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Defining a Just War | The Nation

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Defining a Just War

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In building a global coalition for cooperative action, especially with respect to law enforcement in countries where Al Qaeda operates, the US government has struck a number of Faustian bargains. It may be necessary to enter into arrangements with governments that are themselves responsible for terrorist policies and brutal repression, such as Russia in Chechnya and India in Kashmir. But the cost of doing so is to weaken claims that a common antiterrorist front is the foundation of this alliance. For some governments the war against apocalyptic terrorism is an opportunity to proceed with their own repressive policies free from censure and interference. The US government should weigh the cost of writing blank checks against the importance of distinguishing its means and ends from the megaterrorist ethos that animated the September 11 attacks. There are some difficult choices ahead, including the extent to which Afghan opposition forces, particularly the Northern Alliance, should be supported in view of their own dubious human rights record.

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Richard Falk
Richard Falk, professor emeritus of international law and practice at Princeton University, is the United Nations Human...

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By ignoring the UN Security Council resolution’s mandate authorizing intervention, NATO may have destroyed the prospects for future legitimate uses of the principle of “responsibility to protect.”

If both sides embrace the fragile cease-fire with leaps of imagination and faith, Israelis and Palestinians could chart an escape route from the inferno.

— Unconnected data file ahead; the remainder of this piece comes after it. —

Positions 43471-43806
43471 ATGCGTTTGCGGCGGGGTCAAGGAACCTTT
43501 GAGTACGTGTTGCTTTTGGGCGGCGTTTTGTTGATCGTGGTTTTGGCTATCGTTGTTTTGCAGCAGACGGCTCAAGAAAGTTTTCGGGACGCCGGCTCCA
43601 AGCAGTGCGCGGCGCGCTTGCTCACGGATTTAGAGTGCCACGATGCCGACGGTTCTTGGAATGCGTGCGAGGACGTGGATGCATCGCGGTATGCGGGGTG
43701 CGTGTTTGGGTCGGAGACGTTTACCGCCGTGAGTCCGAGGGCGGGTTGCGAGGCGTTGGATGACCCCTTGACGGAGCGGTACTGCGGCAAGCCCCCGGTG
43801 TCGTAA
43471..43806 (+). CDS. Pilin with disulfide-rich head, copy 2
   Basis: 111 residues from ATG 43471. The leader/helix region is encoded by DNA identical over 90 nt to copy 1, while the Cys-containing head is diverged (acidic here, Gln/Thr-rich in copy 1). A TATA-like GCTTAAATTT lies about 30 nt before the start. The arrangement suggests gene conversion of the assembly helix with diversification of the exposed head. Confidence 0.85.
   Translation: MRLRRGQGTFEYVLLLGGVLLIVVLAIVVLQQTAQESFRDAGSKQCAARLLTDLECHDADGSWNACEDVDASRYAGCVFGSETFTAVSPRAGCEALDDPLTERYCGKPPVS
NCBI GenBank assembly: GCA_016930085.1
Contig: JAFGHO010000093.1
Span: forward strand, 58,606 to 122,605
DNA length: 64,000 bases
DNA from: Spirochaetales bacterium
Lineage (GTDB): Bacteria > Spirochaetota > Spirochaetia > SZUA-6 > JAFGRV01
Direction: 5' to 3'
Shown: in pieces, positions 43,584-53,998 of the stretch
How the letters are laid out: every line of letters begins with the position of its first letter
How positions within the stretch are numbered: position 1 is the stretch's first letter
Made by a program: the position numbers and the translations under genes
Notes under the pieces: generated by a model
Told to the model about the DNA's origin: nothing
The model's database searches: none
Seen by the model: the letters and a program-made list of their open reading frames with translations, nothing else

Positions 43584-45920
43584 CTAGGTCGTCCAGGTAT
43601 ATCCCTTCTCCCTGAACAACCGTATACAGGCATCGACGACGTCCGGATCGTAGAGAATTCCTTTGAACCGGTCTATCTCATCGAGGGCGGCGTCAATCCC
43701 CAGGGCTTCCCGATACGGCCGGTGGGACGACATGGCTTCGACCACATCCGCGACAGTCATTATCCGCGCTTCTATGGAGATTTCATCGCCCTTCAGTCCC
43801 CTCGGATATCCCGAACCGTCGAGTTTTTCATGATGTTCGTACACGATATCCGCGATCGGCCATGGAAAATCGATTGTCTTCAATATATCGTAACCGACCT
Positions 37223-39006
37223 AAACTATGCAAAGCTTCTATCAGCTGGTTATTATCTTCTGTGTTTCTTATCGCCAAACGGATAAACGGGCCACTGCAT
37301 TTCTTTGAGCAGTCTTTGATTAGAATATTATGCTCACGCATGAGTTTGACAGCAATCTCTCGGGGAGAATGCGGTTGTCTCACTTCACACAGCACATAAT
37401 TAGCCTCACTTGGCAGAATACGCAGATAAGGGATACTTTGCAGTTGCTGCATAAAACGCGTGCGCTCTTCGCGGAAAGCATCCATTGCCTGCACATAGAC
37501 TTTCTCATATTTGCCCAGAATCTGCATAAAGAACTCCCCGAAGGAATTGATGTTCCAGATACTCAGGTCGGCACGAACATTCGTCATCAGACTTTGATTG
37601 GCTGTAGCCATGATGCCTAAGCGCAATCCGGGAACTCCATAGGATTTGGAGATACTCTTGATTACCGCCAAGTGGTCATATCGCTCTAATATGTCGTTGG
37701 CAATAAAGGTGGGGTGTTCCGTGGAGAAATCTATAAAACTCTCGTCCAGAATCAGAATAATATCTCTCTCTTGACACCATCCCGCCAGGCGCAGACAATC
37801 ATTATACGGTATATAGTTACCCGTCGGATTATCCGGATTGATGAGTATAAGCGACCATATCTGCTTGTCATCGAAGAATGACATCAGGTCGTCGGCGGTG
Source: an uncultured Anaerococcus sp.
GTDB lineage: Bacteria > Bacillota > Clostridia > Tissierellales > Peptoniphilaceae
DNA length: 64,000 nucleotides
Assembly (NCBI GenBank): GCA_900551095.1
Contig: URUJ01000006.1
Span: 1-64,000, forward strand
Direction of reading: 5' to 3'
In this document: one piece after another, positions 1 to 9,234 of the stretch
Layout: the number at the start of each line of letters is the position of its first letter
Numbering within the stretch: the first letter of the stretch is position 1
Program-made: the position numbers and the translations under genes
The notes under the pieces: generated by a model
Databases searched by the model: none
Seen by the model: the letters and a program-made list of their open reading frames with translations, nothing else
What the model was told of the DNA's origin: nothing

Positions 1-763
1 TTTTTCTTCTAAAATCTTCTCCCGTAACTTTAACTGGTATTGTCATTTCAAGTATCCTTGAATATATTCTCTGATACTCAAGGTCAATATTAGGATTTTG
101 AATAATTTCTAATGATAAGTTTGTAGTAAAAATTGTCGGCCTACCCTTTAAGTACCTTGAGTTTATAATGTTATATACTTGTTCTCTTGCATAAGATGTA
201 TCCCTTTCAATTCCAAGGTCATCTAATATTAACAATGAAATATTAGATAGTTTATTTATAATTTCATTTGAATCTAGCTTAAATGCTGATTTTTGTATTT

How, then, should legitimacy be pursued in the current context? The first set of requirements is essentially political: to disclose goals that seem reasonably connected with the attack and with the threat posed by those who planned, funded and carried it out. In this regard, the destruction of both the Taliban regime and the Al Qaeda network, including the apprehension and prosecution of Osama bin Laden and any associates connected with this and past terrorist crimes, are appropriate goals. In each instance, further specification is necessary. With respect to the Taliban, its relation to Al Qaeda is established and intimate enough to attribute primary responsibility, and the case is strengthened to the degree that its governing policies are so oppressive as to give the international community the strongest possible grounds for humanitarian intervention. We must make a distinction between those individuals and entities that have been actively engaged in the perpetration of the visionary program of international, apocalyptic terrorism uniquely Al Qaeda's and those who have used funds or training to advance more traditional goals relating to grievances associated with the governance of a particular country and have limited their targets largely to the authorities in their countries, like the ETA in Spain and the IRA in Ireland and Britain.

Legitimacy with respect to the use of force in international settings derives from the mutually reinforcing traditions of the "just war" doctrine, international law and the ideas of restraint embedded in the great religions of the world. The essential norms are rather abstract in character, and lend themselves to debate and diverse interpretation. The most important ideas are:

§ the principle of discrimination: force must be directed at a military target, with damage to civilians and civilian society being incidental;

§ the principle of proportionality: force must not be greater than that needed to achieve an acceptable military result and must not be greater than the provoking cause;

§ the principle of humanity: force must not be directed even against enemy personnel if they are subject to capture, wounded or under control (as with prisoners of war);

§ the principle of necessity: force should be used only if nonviolent means to achieve military goals are unavailable.

These abstract guidelines for the use of force do not give much operational direction. In each situation we must ask: Do the claims to use force seem reasonable in terms of the ends being pursued, including the obligation to confine civilian damage as much as possible? Such assessments depend on interpretation, but they allow for debate and justification, and clear instances of violative behavior could be quickly identified. The justice of the cause and of the limited ends will be negated by the injustice of improper means and excessive ends. Only the vigilance of an active citizenry, alert to this delicate balance, has much hope of helping this new war to end in a true victory.

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